yeah, you’re right
my bad…hey, trims nice. I was just figuring Robin had modified the seat location…'cuz this guy seems to spend more time building and rebuilding boats (though mostly wood.canvas) than paddling. I remember him having 8 hulls stacked inside each other, awaiting wood…and that was just one pile…
Anyway you want
The MRE is a symmetrical boat, meaning the hull shape is the same in the stern as in the bow. So one quick and easy adjustment that can be made for paddling solo is to turn the boat around and sit in the bow seat, facing the the stern, and then paddle it stern first.
I had an MRE and set it up with a center seat. A disadvantage of that was removing the carry thwart, and I then used a strap to carry the boat. A second disadvantage is the width of the boat in the center, which makes cross strokes uncomfortable. I also liked to paddle the boat on edge, and I was always having to move from one side to the other. Get a wide seat if you put one in the center, my ass was always hanging off one side.
Paddling from the stern seat is entirely possible. True, you loose many bow, static, and sculling strokes. But, you can dominate the stern, which is an effective way to contorl a canoe. The canoe is narrower, too, so cross strokes are easier.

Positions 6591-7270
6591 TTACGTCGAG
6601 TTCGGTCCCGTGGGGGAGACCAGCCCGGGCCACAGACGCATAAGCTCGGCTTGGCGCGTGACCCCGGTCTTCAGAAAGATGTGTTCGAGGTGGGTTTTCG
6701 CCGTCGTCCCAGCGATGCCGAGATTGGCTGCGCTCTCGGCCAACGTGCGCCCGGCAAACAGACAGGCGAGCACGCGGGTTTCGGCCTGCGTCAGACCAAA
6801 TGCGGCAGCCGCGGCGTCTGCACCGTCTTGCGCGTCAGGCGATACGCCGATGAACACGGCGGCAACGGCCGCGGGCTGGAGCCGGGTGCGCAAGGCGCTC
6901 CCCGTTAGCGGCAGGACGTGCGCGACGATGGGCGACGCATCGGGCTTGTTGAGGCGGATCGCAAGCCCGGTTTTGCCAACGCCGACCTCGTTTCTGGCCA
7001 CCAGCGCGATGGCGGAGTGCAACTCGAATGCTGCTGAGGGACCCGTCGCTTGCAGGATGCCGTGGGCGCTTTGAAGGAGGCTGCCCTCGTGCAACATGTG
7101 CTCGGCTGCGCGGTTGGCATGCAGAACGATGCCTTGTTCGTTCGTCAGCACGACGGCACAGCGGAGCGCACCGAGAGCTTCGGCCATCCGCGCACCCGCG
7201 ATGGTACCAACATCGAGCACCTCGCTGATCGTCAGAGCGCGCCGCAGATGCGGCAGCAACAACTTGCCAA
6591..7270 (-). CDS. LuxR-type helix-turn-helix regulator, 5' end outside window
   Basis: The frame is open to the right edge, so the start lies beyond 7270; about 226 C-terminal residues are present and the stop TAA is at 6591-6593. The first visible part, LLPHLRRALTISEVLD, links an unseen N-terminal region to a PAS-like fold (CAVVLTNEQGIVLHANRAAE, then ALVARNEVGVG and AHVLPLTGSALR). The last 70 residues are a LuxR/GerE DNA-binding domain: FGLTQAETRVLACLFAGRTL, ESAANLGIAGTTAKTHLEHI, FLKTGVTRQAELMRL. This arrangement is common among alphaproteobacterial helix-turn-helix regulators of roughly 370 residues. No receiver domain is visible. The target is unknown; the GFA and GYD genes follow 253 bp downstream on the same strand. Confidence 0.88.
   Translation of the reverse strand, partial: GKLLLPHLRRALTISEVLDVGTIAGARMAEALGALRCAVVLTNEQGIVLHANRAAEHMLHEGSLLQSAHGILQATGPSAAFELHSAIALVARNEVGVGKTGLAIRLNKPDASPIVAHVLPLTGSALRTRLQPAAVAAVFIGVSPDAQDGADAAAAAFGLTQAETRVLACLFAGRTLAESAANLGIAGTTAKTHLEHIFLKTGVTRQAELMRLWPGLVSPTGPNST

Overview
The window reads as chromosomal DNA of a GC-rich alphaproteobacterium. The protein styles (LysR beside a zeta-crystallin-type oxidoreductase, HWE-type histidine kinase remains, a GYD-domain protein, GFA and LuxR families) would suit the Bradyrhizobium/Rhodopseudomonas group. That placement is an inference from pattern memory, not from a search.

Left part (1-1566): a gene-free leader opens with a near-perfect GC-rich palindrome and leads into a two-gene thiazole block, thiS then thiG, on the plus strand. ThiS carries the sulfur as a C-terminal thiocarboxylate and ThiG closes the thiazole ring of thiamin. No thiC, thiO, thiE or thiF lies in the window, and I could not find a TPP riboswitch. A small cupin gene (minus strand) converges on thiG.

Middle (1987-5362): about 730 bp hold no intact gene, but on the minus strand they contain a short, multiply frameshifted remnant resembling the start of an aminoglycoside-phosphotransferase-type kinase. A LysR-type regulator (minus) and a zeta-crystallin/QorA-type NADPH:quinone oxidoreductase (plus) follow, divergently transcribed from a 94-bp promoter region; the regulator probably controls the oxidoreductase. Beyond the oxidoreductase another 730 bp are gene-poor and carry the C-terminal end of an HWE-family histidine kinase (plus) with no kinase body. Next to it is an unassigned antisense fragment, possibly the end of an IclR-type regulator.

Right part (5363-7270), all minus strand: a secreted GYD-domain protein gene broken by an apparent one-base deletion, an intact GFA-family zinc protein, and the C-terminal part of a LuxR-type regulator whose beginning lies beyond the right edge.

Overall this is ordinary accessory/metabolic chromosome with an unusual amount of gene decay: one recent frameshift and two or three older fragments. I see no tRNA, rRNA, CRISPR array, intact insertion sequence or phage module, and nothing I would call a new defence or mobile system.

Trim is very important, and if you are not paddling the center of the boat you are going to have to do something to even out your trim. Above poster uses a large rock in the bow. Some people carry water bladders or buckets they can fill and place to adjust trim, and they can be dumped when not needed. Trim is especially important if it is windy, as the light end of the boat will want to blow away.
If you will regularly be carrying gear, use the gear to help even out the trim.
I suggest you do noting to the boat, get a step stool, and go paddle. Sit on the stool, try out paddling from different positions in the boat. See what works, and then outfit accordingly.